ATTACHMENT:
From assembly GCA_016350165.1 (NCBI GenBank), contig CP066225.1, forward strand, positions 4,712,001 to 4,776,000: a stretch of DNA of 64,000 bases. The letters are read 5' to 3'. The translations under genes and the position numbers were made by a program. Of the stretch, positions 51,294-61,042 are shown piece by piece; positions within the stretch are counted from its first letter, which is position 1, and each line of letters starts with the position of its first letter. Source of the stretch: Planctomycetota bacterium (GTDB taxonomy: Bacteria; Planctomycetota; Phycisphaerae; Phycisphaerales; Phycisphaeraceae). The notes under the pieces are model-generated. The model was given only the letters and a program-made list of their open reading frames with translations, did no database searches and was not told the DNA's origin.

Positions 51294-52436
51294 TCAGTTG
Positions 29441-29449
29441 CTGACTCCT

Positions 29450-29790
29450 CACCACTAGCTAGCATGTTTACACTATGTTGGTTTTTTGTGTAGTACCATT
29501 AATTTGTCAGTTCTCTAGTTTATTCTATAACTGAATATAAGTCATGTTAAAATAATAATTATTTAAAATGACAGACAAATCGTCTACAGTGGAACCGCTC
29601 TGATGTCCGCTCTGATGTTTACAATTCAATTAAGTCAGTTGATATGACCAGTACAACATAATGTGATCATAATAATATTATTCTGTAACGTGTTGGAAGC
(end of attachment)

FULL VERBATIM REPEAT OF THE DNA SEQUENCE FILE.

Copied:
From assembly GCA_016350165.1 (NCBI GenBank), contig CP066225.1, forward strand, positions 4,712,001 to 4,776,000: a stretch of DNA of 64,000 bases. The letters are read 5' to 3'. The translations under genes and the position numbers were made by a program. Of the stretch, positions 51,294-61,042 are shown piece by piece; positions within the stretch are counted from its first letter, which is position 1, and each line of letters starts with the position of its first letter. Source of the stretch: Planctomycetota bacterium (GTDB taxonomy: Bacteria; Planctomycetota; Phycisphaerae; Phycisphaerales; Phycisphaeraceae). The notes under the pieces are model-generated. The model was given only the letters and a program-made list of their open reading frames with translations, did no database searches and was not told the DNA's origin.

Positions 51294-52436
51294 TCAGTTG
Positions 29441-29449
29441 CTGACTCCT

Positions 29450-29790
29450 CACCACTAGCTAGCATGTTTACACTATGTTGGTTTTTTGTGTAGTACCATT
29501 AATTTGTCAGTTCTCTAGTTTATTCTATAACTGAATATAAGTCATGTTAAAATAATAATTATTTAAAATGACAGACAAATCGTCTACAGTGGAACCGCTC
29601 TGATGTCCGCTCTGATGTTTACAATTCAATTAAGTCAGTTGATATGACCAGTACAACATAATGTGATCATAATAATATTATTCTGTAACGTGTTGGAAGC